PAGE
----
The Gig Economy: A New Workplace Reinvented
Based on the policies instituted in recent months, the global pandemic is sure to change the way the world lives and works. COVID-19 has shown policymakers the true size of the gig economy for the first time, and it has become apparent that many of these workers are responsible for essential jobs during the pandemic.
Prior to the pandemic, over a third of U.S. workers were performing jobs within the gig economy. These numbers will begin to rise as the new normal of the pandemic is confronted, settles, and engraves its mark on society.
Researchers published an analysis in 2016 of what they referred to as “alternative work arrangements.” That term is more informative than “gig” because it adds more context to what has been going on in the American workforce since the 1980s. The term covers on-call work, temporary agencies, and independent contractors. American employers, for decades, have been adopting strategies to shed themselves of employees with benefits and other overhead costs. Between 2005 and 2015, researchers found that the percentage of women who were employed in any alternative work arrangement almost doubled—8.9% to 17%—and the numbers for men rose to 14.7% from the previous 12.3%. Today, one out of ten work injuries happen without the worker being covered by workers’ compensation at the time of injury. Some 90,000- lost time compensable injuries may be lost to the system each year. The workers’ compensation landscape continues to monitor the gig economy and explore coverage options.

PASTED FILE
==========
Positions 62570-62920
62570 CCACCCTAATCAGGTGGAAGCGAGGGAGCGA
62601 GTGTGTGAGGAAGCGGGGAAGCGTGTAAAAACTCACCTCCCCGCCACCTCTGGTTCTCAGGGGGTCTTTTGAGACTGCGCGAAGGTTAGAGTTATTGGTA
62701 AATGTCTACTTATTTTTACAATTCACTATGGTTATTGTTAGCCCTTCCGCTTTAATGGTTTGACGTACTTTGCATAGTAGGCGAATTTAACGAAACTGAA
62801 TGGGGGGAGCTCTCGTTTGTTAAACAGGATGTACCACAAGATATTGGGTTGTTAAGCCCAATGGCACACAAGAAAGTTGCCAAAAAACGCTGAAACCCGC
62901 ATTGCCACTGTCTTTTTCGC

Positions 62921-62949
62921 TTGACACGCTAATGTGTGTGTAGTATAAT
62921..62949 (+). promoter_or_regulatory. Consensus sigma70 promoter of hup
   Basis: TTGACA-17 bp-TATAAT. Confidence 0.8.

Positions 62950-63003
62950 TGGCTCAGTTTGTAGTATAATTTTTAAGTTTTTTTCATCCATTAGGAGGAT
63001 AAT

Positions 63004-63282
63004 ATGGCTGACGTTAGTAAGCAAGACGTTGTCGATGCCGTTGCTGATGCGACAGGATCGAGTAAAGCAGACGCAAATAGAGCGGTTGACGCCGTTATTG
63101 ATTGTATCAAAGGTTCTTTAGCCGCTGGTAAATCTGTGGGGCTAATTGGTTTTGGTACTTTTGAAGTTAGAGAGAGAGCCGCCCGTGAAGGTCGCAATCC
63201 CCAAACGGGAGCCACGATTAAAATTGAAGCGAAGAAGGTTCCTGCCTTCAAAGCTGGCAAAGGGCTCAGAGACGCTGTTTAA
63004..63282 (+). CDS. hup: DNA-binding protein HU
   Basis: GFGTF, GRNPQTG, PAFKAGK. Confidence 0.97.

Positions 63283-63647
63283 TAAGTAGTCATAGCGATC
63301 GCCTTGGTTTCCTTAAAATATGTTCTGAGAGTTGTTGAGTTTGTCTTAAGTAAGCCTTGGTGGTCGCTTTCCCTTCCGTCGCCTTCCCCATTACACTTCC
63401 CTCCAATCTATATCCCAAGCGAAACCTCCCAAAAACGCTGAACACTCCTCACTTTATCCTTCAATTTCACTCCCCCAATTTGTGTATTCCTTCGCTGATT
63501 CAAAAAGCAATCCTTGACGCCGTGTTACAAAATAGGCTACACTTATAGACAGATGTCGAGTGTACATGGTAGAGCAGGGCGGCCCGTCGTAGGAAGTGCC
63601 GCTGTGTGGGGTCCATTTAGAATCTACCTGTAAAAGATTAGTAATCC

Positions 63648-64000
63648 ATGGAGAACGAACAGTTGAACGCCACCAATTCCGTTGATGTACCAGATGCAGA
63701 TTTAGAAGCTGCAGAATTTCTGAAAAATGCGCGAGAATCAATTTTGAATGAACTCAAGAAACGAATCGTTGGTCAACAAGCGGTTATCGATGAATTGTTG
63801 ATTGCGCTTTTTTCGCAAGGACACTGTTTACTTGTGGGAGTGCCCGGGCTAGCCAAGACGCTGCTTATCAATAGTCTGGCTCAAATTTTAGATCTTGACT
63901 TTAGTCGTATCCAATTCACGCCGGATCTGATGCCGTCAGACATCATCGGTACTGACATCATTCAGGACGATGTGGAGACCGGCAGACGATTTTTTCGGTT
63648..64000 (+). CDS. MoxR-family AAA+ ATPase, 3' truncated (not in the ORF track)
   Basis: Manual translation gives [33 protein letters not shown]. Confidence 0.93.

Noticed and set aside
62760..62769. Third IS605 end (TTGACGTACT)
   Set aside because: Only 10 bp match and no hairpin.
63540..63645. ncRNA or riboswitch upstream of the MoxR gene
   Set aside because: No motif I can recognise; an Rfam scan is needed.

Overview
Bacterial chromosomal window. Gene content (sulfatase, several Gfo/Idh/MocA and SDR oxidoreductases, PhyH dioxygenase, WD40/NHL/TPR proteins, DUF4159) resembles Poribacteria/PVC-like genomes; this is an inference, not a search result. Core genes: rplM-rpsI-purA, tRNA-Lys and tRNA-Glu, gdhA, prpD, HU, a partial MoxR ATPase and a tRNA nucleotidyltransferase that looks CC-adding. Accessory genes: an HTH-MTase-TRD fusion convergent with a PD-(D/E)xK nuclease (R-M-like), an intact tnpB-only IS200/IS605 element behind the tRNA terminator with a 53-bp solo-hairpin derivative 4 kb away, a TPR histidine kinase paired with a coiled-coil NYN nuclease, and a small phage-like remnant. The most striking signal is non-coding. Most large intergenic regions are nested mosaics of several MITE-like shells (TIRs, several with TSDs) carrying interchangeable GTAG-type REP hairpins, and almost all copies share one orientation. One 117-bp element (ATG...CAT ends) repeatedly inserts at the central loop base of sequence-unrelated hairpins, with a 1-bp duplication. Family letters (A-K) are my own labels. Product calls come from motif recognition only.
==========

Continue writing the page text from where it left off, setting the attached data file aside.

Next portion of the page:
Interestingly, the National Council on Compensation Insurance (NCCI), a trusted source for workers’ compensation information, noted that the proportion of self-employed and nontraditional work arrangements have not increased in the last 15 years with respect to primary employment. There are still about 15 million people in alternative work arrangements as their primary job and as many as 30% of US adults do some informal work. Most workers in nontraditional work arrangements earn less than one-quarter of their annual income from these sources. The number of Americans doing electronically mediated work has tripled in the past five years, but income from this work still accounts for less than 1% of total income.
Several state legislatures and agencies have considered whether certain nontraditional workers should be employees or independent contractors. One thing is for sure is the gig economy will continue to be a game-changer for years to come. Enterprises will continue to need to adjust their operations to accommodate the new innovations and regulations, and gig economy workers will need to prepare to quickly pivot to line up with new regulations and to seek out opportunities that will offer meaningful benefits. Ultimately, as industries continue to evolve, everyone will still be able to win in a multi-billion dollar gig economy industry.
NCCI Explores: Is the Gig Economy Creating Full Time Jobs or Just Side Hustles? Posted Date: July 11, 2019